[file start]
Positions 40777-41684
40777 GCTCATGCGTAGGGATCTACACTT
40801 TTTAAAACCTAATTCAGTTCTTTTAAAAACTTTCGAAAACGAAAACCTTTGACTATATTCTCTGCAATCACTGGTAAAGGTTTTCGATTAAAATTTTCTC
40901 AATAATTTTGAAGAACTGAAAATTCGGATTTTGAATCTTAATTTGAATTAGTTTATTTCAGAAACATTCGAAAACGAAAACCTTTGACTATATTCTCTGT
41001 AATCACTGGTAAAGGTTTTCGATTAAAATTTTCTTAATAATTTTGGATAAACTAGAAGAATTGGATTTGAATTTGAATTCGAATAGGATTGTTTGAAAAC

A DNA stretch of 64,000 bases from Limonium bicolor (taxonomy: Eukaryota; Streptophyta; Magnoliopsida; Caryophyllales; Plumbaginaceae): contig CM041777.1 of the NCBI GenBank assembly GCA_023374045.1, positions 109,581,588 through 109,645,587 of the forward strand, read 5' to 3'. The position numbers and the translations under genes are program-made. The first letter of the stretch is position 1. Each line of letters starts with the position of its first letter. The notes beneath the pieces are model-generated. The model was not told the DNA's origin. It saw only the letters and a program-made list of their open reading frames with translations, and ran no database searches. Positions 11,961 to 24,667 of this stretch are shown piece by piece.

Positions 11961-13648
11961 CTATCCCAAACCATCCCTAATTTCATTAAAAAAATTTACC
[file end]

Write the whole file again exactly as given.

Positions 40777-41684
40777 GCTCATGCGTAGGGATCTACACTT
40801 TTTAAAACCTAATTCAGTTCTTTTAAAAACTTTCGAAAACGAAAACCTTTGACTATATTCTCTGCAATCACTGGTAAAGGTTTTCGATTAAAATTTTCTC
40901 AATAATTTTGAAGAACTGAAAATTCGGATTTTGAATCTTAATTTGAATTAGTTTATTTCAGAAACATTCGAAAACGAAAACCTTTGACTATATTCTCTGT
41001 AATCACTGGTAAAGGTTTTCGATTAAAATTTTCTTAATAATTTTGGATAAACTAGAAGAATTGGATTTGAATTTGAATTCGAATAGGATTGTTTGAAAAC

A DNA stretch of 64,000 bases from Limonium bicolor (taxonomy: Eukaryota; Streptophyta; Magnoliopsida; Caryophyllales; Plumbaginaceae): contig CM041777.1 of the NCBI GenBank assembly GCA_023374045.1, positions 109,581,588 through 109,645,587 of the forward strand, read 5' to 3'. The position numbers and the translations under genes are program-made. The first letter of the stretch is position 1. Each line of letters starts with the position of its first letter. The notes beneath the pieces are model-generated. The model was not told the DNA's origin. It saw only the letters and a program-made list of their open reading frames with translations, and ran no database searches. Positions 11,961 to 24,667 of this stretch are shown piece by piece.

Positions 11961-13648
11961 CTATCCCAAACCATCCCTAATTTCATTAAAAAAATTTACC